At the end it adds threateningly: 'Please reply within seven days or we will take remedial action.'

Mark, who thought some of his punters were having a laugh at his expense, did reply with a long missive - complete with a selection of photos of the pub and street names found in the area, bearing the name Vogue.

He and his wife have run the pub successfully for the past 17 years, and says he's not concerned about Conde Nast's letter.

He thinks Vogue's confused state may have arisen when he and his wife decided to change their trading status from a partnership to a limited company and the name popped up on Companies House and suddenly Condé Nast went into a fashion flap.

In his letter to the New York publisher's London offices, the publican said: 'Whilst I found your letter interesting on the one hand, I also found it hilariously funny.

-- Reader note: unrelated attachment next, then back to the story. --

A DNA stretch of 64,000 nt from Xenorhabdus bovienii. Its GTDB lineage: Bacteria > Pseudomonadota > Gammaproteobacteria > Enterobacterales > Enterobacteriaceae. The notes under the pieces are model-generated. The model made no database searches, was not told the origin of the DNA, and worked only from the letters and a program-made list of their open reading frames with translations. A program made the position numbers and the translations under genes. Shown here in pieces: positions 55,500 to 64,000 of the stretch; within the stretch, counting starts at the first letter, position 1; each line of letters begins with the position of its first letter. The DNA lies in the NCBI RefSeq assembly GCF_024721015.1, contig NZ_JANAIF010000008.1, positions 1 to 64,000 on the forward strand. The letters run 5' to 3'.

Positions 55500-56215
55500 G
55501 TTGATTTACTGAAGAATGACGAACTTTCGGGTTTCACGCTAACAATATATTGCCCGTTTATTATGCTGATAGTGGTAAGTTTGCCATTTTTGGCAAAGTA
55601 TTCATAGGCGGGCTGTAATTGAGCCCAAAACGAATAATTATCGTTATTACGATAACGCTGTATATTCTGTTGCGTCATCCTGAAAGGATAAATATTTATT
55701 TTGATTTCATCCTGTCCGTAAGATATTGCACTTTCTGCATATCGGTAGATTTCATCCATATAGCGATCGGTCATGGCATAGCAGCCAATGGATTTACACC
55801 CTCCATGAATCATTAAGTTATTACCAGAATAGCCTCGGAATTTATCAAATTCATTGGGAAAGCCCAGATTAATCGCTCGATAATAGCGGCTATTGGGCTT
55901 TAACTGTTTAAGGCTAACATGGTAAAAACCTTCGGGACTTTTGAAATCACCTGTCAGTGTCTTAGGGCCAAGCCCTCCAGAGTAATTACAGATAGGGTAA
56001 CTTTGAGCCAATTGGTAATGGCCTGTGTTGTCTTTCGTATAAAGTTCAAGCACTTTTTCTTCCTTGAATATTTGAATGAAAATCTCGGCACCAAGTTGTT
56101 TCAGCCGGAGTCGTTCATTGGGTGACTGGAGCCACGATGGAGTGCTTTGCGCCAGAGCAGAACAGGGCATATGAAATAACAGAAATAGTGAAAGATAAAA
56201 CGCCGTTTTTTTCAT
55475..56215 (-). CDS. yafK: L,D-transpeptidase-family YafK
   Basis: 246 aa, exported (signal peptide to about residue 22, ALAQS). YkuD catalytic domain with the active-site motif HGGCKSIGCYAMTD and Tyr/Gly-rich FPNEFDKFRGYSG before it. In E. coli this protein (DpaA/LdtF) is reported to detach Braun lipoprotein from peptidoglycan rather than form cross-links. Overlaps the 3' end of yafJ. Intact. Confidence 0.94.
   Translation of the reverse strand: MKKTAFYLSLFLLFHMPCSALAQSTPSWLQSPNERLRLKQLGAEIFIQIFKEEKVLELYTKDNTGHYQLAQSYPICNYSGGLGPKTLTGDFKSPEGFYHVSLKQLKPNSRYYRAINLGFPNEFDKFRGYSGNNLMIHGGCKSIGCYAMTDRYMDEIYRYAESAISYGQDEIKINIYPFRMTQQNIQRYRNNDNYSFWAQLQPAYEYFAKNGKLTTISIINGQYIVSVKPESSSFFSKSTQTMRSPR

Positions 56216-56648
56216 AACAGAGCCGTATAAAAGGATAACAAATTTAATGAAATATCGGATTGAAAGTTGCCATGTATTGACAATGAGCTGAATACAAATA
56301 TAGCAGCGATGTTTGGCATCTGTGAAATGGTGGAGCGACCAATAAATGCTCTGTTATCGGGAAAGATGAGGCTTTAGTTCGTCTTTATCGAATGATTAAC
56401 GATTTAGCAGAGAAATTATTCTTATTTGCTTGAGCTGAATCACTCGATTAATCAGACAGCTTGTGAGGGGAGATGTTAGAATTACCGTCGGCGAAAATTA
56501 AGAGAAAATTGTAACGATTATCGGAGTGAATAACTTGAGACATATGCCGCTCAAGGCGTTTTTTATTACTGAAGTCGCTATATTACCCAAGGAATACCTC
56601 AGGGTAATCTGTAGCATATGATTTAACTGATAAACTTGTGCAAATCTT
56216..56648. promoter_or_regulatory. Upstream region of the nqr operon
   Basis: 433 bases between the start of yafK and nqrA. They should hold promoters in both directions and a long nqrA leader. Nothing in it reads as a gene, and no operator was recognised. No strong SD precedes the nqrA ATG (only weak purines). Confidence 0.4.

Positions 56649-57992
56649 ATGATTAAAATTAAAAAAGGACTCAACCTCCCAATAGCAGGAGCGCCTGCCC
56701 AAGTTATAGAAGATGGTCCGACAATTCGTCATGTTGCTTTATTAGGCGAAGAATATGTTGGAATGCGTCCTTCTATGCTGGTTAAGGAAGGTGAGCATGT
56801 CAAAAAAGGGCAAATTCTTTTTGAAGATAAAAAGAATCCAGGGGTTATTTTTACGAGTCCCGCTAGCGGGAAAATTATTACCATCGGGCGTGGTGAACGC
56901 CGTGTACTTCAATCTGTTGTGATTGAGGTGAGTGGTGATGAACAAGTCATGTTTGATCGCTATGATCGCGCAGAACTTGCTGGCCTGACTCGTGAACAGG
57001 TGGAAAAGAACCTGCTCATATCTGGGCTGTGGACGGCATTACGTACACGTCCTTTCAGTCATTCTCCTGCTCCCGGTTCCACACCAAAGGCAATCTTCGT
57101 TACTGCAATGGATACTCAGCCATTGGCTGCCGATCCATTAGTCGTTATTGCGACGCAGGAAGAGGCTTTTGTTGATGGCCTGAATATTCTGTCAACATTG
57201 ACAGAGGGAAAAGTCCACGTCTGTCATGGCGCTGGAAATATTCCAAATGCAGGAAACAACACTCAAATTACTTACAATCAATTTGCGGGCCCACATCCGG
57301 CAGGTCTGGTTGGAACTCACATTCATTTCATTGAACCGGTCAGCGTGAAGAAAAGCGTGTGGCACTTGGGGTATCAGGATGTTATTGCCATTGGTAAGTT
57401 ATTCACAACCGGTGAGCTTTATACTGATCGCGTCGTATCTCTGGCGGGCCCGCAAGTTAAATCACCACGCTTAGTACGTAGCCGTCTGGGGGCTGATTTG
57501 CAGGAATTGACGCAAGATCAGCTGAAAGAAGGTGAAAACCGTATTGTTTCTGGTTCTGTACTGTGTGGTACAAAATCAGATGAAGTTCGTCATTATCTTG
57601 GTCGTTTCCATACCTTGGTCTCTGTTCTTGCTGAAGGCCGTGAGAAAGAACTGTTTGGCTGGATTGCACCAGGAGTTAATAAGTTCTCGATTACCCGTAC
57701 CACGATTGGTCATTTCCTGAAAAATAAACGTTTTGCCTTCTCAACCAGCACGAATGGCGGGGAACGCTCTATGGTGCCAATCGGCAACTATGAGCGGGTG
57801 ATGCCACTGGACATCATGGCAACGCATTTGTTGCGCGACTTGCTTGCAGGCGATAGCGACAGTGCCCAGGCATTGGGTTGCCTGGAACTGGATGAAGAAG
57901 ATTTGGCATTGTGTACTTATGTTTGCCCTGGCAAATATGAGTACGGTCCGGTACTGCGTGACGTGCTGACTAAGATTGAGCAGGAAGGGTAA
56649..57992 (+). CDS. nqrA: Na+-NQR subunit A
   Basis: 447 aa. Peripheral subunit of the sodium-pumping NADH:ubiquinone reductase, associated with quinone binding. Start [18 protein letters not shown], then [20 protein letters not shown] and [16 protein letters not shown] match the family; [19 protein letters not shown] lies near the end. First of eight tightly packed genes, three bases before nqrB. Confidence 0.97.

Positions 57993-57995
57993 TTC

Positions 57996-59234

'I presume your magazine bases its name on the dictionary term for being in fashion which is uncapitalised as used in the Oxford English Dictionary.

'If a member of your staff had taken the time to investigate they would have discovered that our company, the Star Inn, is in the small village of Vogue, near St Day, Cornwall.

'Yes, that's right, Vogue is the name of our village, which has been in existence for hundreds of years and in fact is a Cornish word, not English.

'I note in your letter that you have only been in existence since 1916 and I presume that at the time when you chose the name Vogue in the capitalised version you didn't seek permission from the villagers of the real Vogue.

'I also presume that Madonna did not seek your permission to use the word Vogue (again the capitalised version) for her 1990s song of the same name.

'You are both at liberty to use the uncapitalised version without our permission. As a side note she didn't seek our permission either.'